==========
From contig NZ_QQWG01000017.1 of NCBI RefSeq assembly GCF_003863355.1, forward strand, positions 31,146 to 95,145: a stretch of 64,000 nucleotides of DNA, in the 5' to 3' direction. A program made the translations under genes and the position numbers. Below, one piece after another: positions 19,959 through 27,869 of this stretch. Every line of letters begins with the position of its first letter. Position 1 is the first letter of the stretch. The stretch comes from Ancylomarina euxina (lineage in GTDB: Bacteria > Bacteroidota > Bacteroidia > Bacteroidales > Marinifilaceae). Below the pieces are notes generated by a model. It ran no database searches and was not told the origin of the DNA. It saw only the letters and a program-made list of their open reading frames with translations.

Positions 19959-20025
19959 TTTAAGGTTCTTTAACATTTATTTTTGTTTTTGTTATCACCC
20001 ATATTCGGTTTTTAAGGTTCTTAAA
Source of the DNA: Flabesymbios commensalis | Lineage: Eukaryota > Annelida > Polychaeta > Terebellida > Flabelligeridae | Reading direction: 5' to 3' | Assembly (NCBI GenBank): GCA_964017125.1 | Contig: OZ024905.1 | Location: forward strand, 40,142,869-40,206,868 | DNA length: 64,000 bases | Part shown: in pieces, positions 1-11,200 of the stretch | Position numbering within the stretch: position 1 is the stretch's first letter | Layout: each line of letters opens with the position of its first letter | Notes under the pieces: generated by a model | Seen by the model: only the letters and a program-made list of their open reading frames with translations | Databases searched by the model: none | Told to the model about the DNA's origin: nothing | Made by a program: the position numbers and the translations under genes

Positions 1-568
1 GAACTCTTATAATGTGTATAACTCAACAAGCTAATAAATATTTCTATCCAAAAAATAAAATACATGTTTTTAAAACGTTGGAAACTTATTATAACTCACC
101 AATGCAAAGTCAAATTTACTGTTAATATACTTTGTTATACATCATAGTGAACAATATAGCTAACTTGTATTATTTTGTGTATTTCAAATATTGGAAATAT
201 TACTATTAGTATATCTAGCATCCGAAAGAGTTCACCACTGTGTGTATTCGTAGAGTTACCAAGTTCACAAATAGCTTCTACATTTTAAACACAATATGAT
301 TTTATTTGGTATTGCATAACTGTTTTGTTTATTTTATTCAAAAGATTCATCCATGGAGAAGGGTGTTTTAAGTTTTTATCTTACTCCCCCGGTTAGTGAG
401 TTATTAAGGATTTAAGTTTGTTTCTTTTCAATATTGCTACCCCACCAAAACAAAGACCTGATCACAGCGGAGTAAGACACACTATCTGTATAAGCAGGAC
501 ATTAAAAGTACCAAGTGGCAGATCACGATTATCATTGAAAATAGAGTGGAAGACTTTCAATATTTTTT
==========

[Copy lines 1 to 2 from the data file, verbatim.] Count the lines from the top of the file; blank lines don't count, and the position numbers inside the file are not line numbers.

From contig NZ_QQWG01000017.1 of NCBI RefSeq assembly GCF_003863355.1, forward strand, positions 31,146 to 95,145: a stretch of 64,000 nucleotides of DNA, in the 5' to 3' direction. A program made the translations under genes and the position numbers. Below, one piece after another: positions 19,959 through 27,869 of this stretch. Every line of letters begins with the position of its first letter. Position 1 is the first letter of the stretch. The stretch comes from Ancylomarina euxina (lineage in GTDB: Bacteria > Bacteroidota > Bacteroidia > Bacteroidales > Marinifilaceae). Below the pieces are notes generated by a model. It ran no database searches and was not told the origin of the DNA. It saw only the letters and a program-made list of their open reading frames with translations.

Positions 19959-20025